WALE OJO: My Sex Scenes with Omotola Highly Erotic

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SUPER SATURDAY

The sky was cloudy, rain was imminent. There was gridlock with horns blaring as petulant drivers wanted to have their way. Unknown to many people, somewhere around that vicinity, seated calmly in a white Xterra SUV was an international superstar. He had parked outside This Present House, a popular church on Lagos Island. Then the sky opened up. Looking at his face, Wale Ojo appears younger than his image on camera. Sporty, in a T-shirt, jogger’s pants wih trainers and a fez cap to match, the British-trained actor had stayed off a location owing to some changes. Ferdinand Ekechukwu caught up with the much sought-after actor whose craft has graced both local and international movies
• Advocate of New Nigerian Cinema Culture

In 2013, at the Fire of Zamani album launch by Ice Prince at Eko Hotel and Suites, Wale Ojo’s Smartphone was picked-off as he made his way to the VIP section through a surge of people.
All efforts made to retrieve the phone were futile. It was not the cost but the contents of the phone that made him feel bad about the loss. Aside the large number of contacts, the device had notes, videos and audio materials for a family book he was writing.
Many of his fans are oblivious of the talented thespian’s gift of scriptwriting. Ojo’s writings are mainly short stories and poems. He has written and produced a short film called, Ghost of Tarkwa Bay, which he says, will be released this year.
The movie, according to him, has the elements of Francophone cinema. But it is essentially also, a Nigerian story, which projects Ojo’s advocacy for good cinematic movies. He writes out of inspiration and passion for the arts. He also loves singing.

To his musical feat recently is a 16-piece Afro-beat band called, Wale Ojo and the Milagros. To catch Ojo display his musical side, he will be ‘LIVE AND UNPLUGGED’ at the Nine Zero Degrees on 707 Sanusi Fafunwa Victoria Island on Saturday, July 29.
Before returning to Nigeria, he played with several bands across the years while acting. Faced with the difficulties of breaking through in the UK film industry, he stayed true to his craft. To that, whenever he writes a script there’s always an element of music involved. Those years of challenges did attract the compassion of his parents. But he would not want to lean on them for support. He wanted to prove a point that he could make it on his own.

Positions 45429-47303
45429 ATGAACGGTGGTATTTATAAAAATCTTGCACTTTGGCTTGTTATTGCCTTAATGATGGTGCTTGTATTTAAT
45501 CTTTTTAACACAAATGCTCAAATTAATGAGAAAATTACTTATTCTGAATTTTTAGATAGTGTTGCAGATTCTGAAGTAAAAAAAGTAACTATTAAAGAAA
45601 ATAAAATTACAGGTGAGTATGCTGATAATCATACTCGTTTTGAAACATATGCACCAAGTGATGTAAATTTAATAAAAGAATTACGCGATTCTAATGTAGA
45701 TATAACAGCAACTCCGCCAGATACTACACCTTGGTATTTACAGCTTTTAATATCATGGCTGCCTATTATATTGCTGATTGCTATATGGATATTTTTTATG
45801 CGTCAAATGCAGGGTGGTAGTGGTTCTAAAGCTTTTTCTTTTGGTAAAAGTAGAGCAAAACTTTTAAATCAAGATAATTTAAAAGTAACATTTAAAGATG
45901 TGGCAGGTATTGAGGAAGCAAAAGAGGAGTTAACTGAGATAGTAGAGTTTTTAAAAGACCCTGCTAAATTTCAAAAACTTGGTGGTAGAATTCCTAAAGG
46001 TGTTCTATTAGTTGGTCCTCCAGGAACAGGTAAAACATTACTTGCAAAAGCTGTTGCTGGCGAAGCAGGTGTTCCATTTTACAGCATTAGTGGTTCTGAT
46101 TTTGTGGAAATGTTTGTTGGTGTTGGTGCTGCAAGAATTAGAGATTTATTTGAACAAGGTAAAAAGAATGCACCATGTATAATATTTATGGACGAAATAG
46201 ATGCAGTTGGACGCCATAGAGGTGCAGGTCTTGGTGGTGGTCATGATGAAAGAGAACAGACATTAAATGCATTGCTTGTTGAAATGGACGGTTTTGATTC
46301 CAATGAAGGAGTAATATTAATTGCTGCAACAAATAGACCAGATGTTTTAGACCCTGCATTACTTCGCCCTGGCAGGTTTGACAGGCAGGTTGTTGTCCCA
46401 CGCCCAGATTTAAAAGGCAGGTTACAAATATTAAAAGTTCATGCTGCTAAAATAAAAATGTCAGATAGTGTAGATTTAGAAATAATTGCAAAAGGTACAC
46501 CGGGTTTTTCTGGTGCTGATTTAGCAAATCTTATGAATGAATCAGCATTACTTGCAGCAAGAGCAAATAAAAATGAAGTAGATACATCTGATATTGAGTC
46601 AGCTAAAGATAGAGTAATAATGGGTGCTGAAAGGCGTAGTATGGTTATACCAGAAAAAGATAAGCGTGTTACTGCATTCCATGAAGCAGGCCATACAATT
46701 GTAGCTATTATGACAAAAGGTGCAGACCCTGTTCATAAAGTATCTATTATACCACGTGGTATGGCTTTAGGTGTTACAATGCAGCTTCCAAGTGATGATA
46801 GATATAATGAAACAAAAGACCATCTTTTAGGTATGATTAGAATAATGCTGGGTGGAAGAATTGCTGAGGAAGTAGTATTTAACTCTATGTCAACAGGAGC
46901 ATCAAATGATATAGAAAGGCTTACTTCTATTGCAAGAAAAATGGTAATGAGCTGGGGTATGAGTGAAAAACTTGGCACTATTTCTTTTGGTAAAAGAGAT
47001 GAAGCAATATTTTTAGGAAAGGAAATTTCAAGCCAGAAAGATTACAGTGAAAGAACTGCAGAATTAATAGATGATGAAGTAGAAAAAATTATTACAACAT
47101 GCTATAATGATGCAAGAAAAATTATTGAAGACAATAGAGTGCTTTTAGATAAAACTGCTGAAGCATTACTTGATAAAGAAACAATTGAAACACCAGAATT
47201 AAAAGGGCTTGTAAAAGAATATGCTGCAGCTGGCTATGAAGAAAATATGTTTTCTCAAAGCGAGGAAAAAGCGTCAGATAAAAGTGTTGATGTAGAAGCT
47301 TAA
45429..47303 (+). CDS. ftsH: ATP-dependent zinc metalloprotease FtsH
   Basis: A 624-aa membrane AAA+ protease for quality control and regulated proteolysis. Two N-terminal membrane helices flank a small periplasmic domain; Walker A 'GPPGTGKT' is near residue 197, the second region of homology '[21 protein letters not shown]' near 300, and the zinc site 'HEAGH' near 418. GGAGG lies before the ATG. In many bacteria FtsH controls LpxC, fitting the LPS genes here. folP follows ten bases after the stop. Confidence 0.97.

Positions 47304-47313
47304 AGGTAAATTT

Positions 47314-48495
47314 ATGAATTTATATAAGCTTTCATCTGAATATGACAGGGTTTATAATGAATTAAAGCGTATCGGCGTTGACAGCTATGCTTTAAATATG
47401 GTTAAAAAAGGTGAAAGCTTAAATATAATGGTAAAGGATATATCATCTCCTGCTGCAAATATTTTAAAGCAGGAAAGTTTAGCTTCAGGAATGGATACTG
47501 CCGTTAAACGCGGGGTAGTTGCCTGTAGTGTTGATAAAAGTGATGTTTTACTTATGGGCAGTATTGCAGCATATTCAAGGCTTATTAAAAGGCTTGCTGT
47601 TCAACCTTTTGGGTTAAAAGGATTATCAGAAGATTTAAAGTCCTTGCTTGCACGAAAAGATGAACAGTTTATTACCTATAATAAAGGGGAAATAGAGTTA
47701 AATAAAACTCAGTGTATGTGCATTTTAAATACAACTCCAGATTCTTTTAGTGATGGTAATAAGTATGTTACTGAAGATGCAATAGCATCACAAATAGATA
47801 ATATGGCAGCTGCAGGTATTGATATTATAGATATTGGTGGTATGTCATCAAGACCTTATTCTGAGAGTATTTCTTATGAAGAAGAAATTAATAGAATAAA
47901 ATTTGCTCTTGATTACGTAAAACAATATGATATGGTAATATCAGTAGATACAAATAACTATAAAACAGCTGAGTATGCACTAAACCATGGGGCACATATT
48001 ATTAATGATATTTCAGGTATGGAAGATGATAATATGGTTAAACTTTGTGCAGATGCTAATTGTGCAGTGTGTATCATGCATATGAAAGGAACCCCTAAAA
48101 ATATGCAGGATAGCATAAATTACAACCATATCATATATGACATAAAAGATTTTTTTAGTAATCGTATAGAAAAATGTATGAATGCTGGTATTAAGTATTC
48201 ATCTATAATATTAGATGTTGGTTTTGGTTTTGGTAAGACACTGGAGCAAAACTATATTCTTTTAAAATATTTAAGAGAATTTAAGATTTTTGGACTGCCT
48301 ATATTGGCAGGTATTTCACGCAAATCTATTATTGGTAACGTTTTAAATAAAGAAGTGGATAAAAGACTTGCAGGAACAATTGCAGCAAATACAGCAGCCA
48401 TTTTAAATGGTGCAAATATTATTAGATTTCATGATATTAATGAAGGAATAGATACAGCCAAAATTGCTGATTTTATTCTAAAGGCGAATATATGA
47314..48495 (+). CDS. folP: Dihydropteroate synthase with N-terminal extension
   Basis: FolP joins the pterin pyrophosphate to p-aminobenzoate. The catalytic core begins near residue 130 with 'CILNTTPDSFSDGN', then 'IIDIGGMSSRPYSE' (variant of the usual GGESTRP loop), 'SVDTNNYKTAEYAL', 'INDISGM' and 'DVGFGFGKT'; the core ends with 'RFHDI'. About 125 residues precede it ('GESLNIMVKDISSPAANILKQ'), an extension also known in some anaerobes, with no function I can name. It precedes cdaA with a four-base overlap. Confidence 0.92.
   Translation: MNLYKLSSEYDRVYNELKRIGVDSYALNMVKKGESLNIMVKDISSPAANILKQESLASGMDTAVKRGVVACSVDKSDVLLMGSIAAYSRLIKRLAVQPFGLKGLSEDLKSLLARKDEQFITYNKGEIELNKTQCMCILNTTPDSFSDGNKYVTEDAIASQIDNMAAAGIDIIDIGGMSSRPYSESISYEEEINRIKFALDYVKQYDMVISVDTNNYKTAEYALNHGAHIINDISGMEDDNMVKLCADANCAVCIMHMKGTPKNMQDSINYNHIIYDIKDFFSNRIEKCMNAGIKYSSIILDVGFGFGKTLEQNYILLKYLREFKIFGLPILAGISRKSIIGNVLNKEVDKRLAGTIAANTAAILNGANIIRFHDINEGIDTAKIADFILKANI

Once, at the age of eight, Ojo was involved in acting, doing different dramas with NTA Ibadan, courtesy of his uncle. There, he had the opportunity to meet the likes of Tunji Fatilewa, Sam Loco Efe, Akin Lewis, and Olumide Bakare.
“They were all budding actors then. I used to spend time backstage watching a lot of them. Now, they’re Nollywood legends mentored by great luminaries like the late Zulu Sofola (first published Nigerian female playwright and dramatist and first female professor of Theatre Arts in Africa),” he recalled.

Back in England, he had enrolled at Mayfield College at age 12 and through to the University with a Bachelor’s degree in drama. Upon graduation at 21, and having discovered his immense love for the stage, following a chance representation at the theatre in Edinburgh festival, he was cast for a role in Shakespeare’s play staged by Tower London Company as a young Othello in 1986.
Playing the role of Othello left him with a whole new experience. He confessed that a deep knowledge of the play, by years of understanding, is required to enable delivery on the role and that the works of Shakespeare impacted a great deal on him because in English acting one is trained in drama with the works of Shakespeare. To be sure, Ojo relishes those Shakespearean flavours that depict timeless understanding befitting of any student of Shakespeare as he displays his vast knowledge of the works. Such knowledge and love for Shakespeare at a time inspired him and other group of actors to embark on an experimental workshop with Hamlet, adapted as ‘Jagun Prince of Oyo.’
Packed with years of mixed experiences, Ojo likes doing stage and film acting, but prefers the former.
“Stage acting is the one that defines you most as an actor. That’s where you truly owned your craft. In film acting, you have a cushion to lean on as there are always stops. There is always assistance. But on stage, it’s like a race till the end.
“And I discovered I have done most of the stages back then in the United Kingdom. I really owned my craft acting on stage. I will always take to stage work,” he noted.
Artistically diverse, challenging characters drive him.
“Characters that are as far away from me as possible – if you look at my body of work you will see that the characters I played were very different from one to the other. I fly between the walls of comedy and serious drama,” Ojo stated.
From playing the mercurial buffoon, ‘Bayo’ in the sitcom ‘Meet The Adebanjos,’ an M-Net TV comedy series, to playing a psychologically adept and highly manipulative character ‘Kola’ in the movie ‘CEO’; to a corporate executive character ‘Akin’ in Phone Swap; then playing an Igbo trader ‘Ken’ in Elvis Chuks’ award-winning movie, ‘For The Wrong Reasons’, Ojo loves playing roles that depict and stretch his creative dexterity.